As everyone who reads Jammy Toast already knows, Elvis Presley is alive and well and leaves comments on our posts every so often. However, this week sees the fortieth anniversary of his death and so the national press is full of conspiracy theory stories asking did Elvis really leave the building in 1977. Ever since his death there have been dozens of theories about his lack of demise and rumours he simply went into hiding. Our friend Elvis doesn’t want people to know that he is still around but unfortunately the conspiracy theories refuse to die.
Yesterday we told you the story of our Saturday afternoons back in the 1970s. As explained, this was inspired by Rickie Lee Jones’ song; On Saturday Afternoons In 1963. Today we have searched high and low to try and find a video of Rickie singing the song but alas this was not forthcoming. It is a great song and we wanted to share it with you today, so we settled for just posting the song instead. It is taken from Rickie’s debut album entitled Rickie Lee Jones. After arriving in California in the mid-1970s, Rickie started taking song-writing more seriously, and by 1977 had met singer-songwriters Chuck E. Weiss (of Chuck E’s In Love fame) and Tom Waits (Rickie consequently became romantically involved with Waits).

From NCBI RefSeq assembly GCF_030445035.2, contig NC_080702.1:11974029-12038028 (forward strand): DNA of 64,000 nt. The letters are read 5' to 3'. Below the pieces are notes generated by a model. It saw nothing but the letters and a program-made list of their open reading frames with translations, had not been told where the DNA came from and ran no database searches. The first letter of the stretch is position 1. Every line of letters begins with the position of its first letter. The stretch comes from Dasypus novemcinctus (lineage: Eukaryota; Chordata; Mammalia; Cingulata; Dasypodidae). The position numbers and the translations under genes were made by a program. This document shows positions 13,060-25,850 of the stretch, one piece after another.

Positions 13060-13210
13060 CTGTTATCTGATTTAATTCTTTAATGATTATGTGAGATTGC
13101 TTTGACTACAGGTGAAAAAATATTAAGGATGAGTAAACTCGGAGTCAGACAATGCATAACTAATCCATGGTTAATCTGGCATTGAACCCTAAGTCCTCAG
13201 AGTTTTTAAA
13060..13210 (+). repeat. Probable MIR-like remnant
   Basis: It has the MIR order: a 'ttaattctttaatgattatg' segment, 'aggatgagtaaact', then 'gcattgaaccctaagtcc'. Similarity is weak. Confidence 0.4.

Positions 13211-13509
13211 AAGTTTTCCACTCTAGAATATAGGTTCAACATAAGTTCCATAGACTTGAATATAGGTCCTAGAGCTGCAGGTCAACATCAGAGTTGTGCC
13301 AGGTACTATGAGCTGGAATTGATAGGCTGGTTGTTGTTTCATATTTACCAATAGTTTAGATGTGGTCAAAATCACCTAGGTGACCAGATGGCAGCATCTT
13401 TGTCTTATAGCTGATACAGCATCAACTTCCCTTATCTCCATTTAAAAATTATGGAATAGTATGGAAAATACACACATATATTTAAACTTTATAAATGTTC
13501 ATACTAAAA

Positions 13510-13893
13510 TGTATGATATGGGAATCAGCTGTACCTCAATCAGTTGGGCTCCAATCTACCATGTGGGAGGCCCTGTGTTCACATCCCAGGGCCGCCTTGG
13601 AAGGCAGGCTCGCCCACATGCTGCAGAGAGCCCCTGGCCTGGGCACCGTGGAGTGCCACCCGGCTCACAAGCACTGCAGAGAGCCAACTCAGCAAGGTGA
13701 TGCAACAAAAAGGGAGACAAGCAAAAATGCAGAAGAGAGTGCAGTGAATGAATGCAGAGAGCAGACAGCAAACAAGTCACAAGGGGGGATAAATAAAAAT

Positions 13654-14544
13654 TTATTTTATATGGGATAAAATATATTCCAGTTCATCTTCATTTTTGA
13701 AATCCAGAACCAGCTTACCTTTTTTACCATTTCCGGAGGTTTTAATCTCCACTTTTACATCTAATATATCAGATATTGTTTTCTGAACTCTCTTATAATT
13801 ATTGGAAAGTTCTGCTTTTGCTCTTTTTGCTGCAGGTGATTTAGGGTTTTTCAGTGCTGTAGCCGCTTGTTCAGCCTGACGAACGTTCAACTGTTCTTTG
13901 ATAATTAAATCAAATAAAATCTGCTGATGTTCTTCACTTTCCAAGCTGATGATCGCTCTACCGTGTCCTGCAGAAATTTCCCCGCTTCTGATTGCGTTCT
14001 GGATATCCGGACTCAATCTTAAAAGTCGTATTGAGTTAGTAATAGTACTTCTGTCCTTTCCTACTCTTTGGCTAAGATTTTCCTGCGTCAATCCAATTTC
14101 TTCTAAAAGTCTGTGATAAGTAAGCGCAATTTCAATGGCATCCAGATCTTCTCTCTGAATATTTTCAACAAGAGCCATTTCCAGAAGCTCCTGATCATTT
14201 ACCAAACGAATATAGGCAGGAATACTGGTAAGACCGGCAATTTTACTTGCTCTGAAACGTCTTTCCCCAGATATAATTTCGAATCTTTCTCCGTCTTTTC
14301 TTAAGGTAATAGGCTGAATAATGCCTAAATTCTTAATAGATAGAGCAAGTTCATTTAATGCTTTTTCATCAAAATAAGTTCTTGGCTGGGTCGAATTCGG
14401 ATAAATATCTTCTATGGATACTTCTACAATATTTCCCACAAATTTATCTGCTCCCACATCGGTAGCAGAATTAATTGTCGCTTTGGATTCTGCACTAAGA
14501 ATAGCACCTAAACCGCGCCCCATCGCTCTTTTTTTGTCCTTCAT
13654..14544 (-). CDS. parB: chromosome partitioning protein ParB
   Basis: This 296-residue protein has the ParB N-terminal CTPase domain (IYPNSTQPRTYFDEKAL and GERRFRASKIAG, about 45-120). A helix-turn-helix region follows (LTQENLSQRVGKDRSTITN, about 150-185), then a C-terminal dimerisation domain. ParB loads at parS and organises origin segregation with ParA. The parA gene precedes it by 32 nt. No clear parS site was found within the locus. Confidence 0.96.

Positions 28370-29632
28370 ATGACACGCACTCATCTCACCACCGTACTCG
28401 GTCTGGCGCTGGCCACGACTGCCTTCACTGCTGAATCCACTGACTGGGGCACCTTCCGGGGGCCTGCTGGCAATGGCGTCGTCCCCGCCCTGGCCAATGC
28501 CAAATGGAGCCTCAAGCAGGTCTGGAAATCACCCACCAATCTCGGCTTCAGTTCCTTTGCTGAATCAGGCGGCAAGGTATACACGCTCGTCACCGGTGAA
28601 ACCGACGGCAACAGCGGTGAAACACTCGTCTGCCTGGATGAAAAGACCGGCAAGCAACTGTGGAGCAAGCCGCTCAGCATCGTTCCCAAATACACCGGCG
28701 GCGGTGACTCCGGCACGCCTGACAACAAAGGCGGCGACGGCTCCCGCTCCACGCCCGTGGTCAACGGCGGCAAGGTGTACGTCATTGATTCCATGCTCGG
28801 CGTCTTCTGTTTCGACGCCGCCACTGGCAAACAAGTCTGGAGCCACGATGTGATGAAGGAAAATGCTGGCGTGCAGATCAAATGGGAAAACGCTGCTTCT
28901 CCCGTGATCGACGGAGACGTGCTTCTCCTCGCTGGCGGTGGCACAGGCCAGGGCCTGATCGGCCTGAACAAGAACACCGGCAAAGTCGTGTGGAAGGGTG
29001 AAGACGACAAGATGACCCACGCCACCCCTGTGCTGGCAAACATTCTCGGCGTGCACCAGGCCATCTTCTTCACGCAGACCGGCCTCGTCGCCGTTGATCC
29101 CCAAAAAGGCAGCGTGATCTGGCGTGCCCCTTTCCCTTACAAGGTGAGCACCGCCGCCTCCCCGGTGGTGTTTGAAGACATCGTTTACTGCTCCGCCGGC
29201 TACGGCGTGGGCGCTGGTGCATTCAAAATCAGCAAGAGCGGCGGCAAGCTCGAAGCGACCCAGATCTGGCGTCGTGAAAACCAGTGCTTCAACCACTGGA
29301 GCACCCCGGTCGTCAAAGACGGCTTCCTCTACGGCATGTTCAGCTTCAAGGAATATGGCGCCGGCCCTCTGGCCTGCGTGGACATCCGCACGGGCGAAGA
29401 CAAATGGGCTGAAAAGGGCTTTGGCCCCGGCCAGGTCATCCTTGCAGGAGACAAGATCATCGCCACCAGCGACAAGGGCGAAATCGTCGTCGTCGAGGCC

Times are hard for commercially overlooked singers like Rickie Lee Jones, who funded her latest album through a PledgeMusic campaign and by selling off old stage wear. It ends a 10-year writing drought; finally struck by the urge to make new music after three albums of covers and re-recordings, she’s finally found inspiration in her newly adopted home, New Orleans. The city has got under her skin in some subtle ways, however, and it takes some digging around to find them. There are few overt homages – the raucous piano-based R&B of J’ai Connais Pas and the bayou-pop of Haunted are about it. The real fruits of that 10-year break are reserved for songs in which the city’s bohemianism and spirituality mesh with hers – and there are some real delights among them. There’s a sweet paean to her dog (Juliette), a pithy warning against forgetting the lessons of previous relationships (Haunted) and a finale in which wheezing sousaphone and mad giggles stay just the right side of zaniness.